Recently, while teaching a classroom of budding mental-health therapists, we learned of a self-confidence boosting behavioral technique called Shame Busting that we could use with clients in treatment. This intervention is where the client is encouraged to perform a silly behavior that challenges their often-inaccurate perception of the rigidity and unforgiving nature of a community's social norms. After learning about it, we as a class walked off campus to a location where there were restaurants such as Torchy's Tacos, Chipotle and Raising Cane's, all bustling with lunch-goers. I gathered the group in the parking lot and exclaimed, "We have just learned about Shame Busting. Now, we are going to practice it ourselves! I would like to challenge each of you to politely approach a table of diners in one of the many restaurants here and ask if you may try a bite of their food!" Near immediately, tension and anxiety spiked among my students. However, with support, encouragement and cheering from me and one another, each student and I completed the task. As we circled back to the classroom, we each shared our experiences, celebrating the accomplishment and reflecting upon the strange sense of confidence, flexibility and triumph it offered us.
Seeing students triumph is what I find most rewarding. Whether it is finally mastering a behavioral technique, building the confidence needed to write a publishable manuscript or a student getting that 'Aha' moment with a complex theory, seeing those small and large triumphs is very moving to me.
What motivated you to pursue a career in academia?
I love the variety of this career. I get to enjoy all things about my field of couple, marriage and family therapy: training young therapists, pushing the boundaries of what we know through innovative research and offering clinical services. The variety keeps every day for me new and fresh!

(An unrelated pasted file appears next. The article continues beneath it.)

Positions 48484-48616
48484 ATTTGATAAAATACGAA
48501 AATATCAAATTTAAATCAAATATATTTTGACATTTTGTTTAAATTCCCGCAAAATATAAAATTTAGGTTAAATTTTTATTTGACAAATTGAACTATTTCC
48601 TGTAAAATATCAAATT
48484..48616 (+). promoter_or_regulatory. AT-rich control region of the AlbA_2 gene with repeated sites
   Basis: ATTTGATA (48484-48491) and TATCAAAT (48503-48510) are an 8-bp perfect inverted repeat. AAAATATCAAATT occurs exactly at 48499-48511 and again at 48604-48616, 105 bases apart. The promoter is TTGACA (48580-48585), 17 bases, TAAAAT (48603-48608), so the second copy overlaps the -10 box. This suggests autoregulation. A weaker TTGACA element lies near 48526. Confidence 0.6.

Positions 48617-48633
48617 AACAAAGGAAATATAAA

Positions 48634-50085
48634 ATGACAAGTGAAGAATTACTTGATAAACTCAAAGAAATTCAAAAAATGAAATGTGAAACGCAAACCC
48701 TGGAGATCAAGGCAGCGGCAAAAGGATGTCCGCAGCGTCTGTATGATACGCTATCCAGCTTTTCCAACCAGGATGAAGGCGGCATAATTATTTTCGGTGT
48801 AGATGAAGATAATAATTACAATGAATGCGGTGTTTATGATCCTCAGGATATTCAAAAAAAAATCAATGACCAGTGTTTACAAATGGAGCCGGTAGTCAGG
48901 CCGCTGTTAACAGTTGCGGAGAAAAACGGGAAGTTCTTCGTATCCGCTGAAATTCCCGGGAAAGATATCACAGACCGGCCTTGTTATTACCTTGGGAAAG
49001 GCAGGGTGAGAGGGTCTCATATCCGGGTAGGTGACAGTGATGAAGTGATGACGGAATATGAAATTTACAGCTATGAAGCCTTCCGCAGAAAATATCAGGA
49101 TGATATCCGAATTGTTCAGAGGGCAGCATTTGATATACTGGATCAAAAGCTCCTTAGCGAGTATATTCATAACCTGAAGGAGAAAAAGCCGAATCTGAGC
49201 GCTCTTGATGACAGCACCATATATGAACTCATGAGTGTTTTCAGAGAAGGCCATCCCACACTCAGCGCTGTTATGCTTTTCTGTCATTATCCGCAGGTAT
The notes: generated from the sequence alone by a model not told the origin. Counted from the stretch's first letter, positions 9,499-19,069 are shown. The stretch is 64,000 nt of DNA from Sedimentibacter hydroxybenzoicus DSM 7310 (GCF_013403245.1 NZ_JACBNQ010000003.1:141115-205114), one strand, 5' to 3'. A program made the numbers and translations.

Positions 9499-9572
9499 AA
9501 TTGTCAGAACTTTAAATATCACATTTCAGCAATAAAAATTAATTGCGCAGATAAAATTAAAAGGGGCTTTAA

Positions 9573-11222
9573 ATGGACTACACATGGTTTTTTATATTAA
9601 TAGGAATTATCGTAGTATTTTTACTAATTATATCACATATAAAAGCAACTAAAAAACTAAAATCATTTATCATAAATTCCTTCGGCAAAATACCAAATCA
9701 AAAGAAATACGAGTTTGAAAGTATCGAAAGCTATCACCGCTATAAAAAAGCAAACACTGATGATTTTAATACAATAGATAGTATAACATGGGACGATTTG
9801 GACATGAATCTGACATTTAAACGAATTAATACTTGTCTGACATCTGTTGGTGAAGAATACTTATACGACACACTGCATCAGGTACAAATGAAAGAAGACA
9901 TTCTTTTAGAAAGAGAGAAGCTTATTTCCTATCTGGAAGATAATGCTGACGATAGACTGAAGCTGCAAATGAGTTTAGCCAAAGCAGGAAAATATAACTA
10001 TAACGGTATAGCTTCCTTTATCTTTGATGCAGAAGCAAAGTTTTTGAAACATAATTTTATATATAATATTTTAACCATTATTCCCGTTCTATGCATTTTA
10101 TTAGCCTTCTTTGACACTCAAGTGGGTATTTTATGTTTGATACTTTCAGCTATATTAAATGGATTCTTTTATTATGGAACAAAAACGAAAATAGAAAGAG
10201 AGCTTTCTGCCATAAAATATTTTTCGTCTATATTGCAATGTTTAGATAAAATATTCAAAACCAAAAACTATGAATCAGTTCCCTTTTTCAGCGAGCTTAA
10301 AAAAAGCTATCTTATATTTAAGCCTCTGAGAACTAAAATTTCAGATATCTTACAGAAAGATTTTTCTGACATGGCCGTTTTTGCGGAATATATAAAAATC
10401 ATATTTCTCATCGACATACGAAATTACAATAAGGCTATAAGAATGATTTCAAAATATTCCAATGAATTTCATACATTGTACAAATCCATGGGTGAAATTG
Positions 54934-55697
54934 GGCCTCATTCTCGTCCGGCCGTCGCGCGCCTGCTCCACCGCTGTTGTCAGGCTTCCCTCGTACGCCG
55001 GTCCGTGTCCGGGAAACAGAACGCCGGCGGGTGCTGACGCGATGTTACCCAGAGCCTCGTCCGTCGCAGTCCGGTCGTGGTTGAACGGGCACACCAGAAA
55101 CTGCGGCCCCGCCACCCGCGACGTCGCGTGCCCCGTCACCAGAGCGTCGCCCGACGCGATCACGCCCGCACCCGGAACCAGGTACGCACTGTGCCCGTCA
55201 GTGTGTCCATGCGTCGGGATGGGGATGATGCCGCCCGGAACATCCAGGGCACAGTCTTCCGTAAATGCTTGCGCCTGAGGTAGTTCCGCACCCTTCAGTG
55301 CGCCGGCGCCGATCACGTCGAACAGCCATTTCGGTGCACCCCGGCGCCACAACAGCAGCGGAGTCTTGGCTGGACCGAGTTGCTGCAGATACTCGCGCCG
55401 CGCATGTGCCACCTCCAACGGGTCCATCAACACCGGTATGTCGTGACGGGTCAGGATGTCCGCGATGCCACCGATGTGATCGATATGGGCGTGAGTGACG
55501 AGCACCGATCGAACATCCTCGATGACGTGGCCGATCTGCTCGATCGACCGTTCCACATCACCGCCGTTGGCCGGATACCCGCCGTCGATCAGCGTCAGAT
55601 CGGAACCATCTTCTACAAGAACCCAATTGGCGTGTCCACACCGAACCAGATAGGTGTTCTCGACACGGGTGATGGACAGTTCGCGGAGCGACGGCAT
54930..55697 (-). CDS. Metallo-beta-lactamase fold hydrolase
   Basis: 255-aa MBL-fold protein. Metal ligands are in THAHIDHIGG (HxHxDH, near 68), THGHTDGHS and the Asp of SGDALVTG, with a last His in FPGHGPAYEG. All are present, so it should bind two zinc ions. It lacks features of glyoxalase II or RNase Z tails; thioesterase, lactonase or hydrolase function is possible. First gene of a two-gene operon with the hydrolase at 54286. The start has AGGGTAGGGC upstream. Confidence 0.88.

How has Texas Tech helped you advance your research and teaching?
Texas Tech has fostered a culture of high expectations and overwhelming support to meet those expectations. Texas Tech's culture wants me and other faculty to be leaders in the field and our community. They want us to be on the cutting edge of research and new knowledge. They want us to ever evolve our classroom to ensure that it is inclusive and up to date to best prepare the next generation's movers and shakers. To help us achieve these high expectations, Texas Tech offers us an abundance of support through internal grants, on-campus workshops and seminars, powerful technology, funds for travel to local and national conferences and much more.
Who has had the biggest impact on you and your career, and why?
I am a product of strong mentors in my personal and professional career, ones who have invested many resources, time and love into me. I did not do this alone, not by a long shot. It took a village, and I am forever grateful for each and every one of them and the big hearts they have. I reflect upon these mentors frequently and strive to pay it forward to the students I share the classroom with and work with.